Unlike urban or rural homes, work in the country had a natural continuation in the home. Some of the tasks were routine, others were determined by the seasons, and the family hierarchy would determine who did what. People and animals lived very close to each other. The men would fill the mangers and provide water for the mules, horses, bulls, milk the cows and clean the sties. Meanwhile, the women would tend to the smaller animals, hens, geese, ducks and rabbits, and gather the eggs to take to market along with anything else that could be sold.
Men would go to the woods and return with bundles of wood or split logs, while the women would keep the fire going, do the cooking, the washing, the ironing, repair clothing, and fill pots with cabbages, turnips, beetroots and bran for the pigs. There was a lot of work to do, with no days off, and the older children and their grandparents would join in, along with the young men and women. Throughout the year there were many other activities such as stripping the maize of its leaves, slaughtering the pigs, making soap, tidying up the tools, fixing the carts, making repairs around the house, stacking the dung, kneading dough to make bread, making candles out of wax from the beehives, and shoeing the horses and mules. All this while the girls embroidered and sewed clothing for an upcoming wedding or for exchange with travelling salesmen and accounts were settled with farmers and prices agreed with the butcher.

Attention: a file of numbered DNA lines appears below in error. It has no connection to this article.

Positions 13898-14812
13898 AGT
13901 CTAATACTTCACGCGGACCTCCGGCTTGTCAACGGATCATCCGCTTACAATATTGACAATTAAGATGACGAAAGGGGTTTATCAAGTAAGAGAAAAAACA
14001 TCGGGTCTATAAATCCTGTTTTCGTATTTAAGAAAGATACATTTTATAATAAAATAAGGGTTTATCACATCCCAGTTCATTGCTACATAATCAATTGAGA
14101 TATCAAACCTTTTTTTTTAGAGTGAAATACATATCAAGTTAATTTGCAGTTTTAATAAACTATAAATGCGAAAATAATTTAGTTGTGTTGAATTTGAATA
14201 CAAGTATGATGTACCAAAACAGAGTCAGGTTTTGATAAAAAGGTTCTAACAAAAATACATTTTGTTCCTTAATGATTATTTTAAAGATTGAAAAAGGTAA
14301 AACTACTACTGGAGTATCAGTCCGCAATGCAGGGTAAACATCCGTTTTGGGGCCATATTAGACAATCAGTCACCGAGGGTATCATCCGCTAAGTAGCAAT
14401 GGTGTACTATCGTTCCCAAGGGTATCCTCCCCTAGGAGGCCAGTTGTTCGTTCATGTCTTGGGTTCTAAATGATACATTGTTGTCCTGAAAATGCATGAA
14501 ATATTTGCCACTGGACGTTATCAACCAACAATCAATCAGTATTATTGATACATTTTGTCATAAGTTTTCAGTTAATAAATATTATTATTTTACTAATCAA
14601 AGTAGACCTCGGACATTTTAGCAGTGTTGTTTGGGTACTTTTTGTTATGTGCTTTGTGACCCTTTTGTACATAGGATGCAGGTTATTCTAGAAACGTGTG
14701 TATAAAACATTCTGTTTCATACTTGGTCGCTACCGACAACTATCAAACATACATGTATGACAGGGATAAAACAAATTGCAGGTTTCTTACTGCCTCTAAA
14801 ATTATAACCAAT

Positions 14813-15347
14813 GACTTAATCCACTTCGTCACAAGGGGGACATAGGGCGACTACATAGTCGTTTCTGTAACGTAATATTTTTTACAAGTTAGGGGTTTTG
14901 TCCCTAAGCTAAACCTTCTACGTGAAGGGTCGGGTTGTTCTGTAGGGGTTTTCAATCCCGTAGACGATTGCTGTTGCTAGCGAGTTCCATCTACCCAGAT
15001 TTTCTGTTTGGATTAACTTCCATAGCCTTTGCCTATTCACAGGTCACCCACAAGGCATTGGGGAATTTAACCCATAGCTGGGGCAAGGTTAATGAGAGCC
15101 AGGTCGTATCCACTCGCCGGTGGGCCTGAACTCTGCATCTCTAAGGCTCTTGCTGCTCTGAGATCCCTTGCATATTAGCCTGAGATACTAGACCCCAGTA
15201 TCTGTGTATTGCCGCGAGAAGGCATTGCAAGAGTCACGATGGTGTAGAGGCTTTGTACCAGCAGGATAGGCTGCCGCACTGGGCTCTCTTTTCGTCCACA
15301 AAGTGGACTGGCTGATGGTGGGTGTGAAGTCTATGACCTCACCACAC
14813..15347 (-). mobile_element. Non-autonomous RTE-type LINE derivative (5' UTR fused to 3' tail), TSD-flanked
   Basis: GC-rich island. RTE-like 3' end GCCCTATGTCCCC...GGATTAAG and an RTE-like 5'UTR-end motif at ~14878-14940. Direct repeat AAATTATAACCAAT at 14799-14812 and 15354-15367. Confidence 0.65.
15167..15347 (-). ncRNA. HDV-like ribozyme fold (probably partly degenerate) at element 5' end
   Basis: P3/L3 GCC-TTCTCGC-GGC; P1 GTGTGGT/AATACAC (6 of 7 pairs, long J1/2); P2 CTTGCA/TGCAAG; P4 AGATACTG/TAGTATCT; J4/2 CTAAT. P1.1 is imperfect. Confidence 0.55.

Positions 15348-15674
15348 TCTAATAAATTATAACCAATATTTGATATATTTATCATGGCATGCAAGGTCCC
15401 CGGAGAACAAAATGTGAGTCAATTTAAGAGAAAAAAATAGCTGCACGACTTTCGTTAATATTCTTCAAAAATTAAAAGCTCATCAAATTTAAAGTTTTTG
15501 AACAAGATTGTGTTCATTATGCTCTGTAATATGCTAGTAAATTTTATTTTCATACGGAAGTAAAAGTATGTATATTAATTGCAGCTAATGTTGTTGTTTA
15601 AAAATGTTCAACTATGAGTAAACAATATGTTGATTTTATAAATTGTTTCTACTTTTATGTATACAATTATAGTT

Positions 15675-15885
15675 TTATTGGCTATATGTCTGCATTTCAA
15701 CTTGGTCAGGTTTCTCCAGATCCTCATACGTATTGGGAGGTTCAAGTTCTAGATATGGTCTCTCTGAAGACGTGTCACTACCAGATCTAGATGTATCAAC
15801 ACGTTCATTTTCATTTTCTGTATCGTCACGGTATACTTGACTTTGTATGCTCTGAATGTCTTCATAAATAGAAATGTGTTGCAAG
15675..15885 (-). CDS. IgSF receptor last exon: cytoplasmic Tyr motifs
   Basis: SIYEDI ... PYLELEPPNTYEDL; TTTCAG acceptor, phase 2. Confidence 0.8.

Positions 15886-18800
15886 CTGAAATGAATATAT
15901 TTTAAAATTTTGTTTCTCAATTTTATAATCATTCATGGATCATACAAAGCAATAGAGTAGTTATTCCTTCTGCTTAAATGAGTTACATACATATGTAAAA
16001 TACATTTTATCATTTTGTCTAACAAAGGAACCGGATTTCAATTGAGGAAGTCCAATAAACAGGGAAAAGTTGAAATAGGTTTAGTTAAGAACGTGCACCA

4.1. The barretin